Getting Close to Animals with Alice Walker's The Temple of My Familiar

in Society & Animals
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Abstract

This article offers an analysis of Alice Walker's novel The Temple of My Familiar. It critiques the claim that humans' ability to use language, regarded in this article as equivalent to one sense of the word representation, marks the essential difference of humans from animals. The argument has two stages. The first claims that the novel offers a way to bridge this supposed fundamental difference in order that representation, in a second sense of speaking or advocating for animals, can effectively occur. Importantly, the context of this is Walker's anti-oppressive politics of race and gender. It analyzes the portrayal of characters who understand their lives, the past, and their relationships with nonhuman animals by creating myths and stories, rather than via conventional written history. The second stage of the argument shows that this essentially creative understanding of worldviews other than the "norm" of western culture transcends the distance that language is said to insinuate between humans and animals. Creative, imaginative understanding allows humans to get close to animals. "Can one speak of the animal? Can one approach the animal?" (Derrida, 1997, p. 271)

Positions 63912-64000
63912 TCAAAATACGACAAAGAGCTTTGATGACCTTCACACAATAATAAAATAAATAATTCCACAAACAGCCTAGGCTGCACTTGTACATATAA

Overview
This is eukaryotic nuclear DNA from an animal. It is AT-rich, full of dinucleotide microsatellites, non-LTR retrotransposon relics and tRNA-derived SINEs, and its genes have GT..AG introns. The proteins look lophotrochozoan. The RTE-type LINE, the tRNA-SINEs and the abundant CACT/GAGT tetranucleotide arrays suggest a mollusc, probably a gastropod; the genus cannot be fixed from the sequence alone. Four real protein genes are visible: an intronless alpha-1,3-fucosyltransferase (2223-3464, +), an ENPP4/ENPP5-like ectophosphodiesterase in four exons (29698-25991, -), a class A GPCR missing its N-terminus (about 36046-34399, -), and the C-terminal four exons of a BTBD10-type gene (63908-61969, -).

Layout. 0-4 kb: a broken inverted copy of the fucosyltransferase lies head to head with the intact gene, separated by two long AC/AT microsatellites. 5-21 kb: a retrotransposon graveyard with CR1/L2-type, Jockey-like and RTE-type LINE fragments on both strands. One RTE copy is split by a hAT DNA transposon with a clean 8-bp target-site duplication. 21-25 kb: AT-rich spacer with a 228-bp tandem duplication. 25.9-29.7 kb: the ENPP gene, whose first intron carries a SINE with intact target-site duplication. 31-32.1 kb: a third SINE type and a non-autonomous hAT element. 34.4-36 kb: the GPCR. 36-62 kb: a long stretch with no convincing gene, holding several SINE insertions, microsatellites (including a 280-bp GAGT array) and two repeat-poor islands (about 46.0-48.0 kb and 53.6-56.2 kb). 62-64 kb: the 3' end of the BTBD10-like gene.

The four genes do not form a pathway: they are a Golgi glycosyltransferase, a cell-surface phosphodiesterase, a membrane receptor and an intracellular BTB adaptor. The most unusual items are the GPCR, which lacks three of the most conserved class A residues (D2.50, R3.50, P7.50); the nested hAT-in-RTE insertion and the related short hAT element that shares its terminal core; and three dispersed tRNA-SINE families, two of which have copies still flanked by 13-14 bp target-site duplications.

Getting Close to Animals with Alice Walker's The Temple of My Familiar

in Society & Animals

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